Monday, February 13, 2006

Mishima: A Life in Four Chapters (movie review)

A real joy on this DVD is director Paul Schrader's commentary, which frames what's already a multi-level puzzle box of art about art. The film weaves grayscale memories with color-themed theatrical excerpts from Mishima's works, within the outer frame of the artist's final performance, a kind of paramilitary maneuver and homage to bushido culture.

Mishima was a great post-WWII Japanese writer who, with the rise of film and television, morphed into a media celebrity and cult figure. He used his prominence to make a statement, signed with the blood of his own surreal and spectacular suicide, along with that of his adjutant, on November 25, 1972.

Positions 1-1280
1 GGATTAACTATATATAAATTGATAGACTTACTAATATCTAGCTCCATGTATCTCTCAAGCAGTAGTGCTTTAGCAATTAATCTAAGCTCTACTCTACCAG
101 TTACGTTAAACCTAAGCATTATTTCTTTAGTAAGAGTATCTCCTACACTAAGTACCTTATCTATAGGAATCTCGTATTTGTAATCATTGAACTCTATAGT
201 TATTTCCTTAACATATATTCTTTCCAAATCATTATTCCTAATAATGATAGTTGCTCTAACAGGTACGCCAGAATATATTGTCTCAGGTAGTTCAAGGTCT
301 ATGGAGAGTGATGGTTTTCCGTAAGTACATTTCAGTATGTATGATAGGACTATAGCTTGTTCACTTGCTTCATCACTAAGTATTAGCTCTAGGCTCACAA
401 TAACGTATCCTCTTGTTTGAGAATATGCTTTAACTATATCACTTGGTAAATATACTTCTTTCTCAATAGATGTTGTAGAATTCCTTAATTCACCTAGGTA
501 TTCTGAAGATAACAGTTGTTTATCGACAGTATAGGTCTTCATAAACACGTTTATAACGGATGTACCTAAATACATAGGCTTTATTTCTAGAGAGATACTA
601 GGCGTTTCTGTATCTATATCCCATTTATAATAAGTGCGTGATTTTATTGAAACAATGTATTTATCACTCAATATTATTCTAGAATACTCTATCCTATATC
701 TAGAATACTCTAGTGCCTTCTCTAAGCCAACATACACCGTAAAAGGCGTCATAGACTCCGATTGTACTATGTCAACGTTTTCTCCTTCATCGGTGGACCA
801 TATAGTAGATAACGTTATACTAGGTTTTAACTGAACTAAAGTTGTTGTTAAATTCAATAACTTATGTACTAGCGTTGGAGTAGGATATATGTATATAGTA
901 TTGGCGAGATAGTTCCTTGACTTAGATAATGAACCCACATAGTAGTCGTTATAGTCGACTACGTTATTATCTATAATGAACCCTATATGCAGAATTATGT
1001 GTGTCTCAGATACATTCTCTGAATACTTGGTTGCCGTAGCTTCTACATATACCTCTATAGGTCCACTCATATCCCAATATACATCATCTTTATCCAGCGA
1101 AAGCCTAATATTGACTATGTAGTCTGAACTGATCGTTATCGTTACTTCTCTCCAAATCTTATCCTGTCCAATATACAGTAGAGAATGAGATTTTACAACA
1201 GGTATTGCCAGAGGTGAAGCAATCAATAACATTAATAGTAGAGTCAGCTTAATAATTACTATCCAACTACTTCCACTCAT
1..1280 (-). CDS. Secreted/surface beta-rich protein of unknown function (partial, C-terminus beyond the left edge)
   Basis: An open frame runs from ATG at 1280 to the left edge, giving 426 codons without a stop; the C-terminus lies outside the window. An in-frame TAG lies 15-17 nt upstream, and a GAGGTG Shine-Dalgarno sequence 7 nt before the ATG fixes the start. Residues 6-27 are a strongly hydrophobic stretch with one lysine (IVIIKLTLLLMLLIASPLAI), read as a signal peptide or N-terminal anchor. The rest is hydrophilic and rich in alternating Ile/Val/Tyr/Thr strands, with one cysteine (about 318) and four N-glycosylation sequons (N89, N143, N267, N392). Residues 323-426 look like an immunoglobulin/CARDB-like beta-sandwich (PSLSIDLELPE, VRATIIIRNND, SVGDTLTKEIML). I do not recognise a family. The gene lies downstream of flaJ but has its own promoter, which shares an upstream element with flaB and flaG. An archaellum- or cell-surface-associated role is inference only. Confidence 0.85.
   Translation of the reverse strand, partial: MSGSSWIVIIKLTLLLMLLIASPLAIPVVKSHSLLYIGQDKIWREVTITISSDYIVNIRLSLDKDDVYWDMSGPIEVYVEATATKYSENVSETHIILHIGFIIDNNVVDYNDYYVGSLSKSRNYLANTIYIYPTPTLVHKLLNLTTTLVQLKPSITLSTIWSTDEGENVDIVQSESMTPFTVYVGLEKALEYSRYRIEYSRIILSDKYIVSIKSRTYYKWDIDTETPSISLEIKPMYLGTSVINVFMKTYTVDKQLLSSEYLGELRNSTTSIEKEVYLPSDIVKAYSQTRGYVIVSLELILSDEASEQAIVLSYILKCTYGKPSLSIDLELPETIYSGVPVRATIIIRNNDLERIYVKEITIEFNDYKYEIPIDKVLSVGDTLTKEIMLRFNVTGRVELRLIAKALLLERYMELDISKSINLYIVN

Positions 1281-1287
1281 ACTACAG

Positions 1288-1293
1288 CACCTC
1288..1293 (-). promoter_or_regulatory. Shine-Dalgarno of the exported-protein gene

Scharder's postmortem commentary in November 2000, at the Lucas Skywalker Ranch, provides insights into the intricate dynamics behind the making of this 1985 film, which resulted in its being temporarily suppressed in Japan, where Mishima, survived by his widow, remained a controversial figure. Just making this film took guts, especially if one were Japanese (the foreigners were expected to be insensitive and reckless).

My thanks to Trevor Blake for putting me on to this film, and to Netflix for making it easy to come by.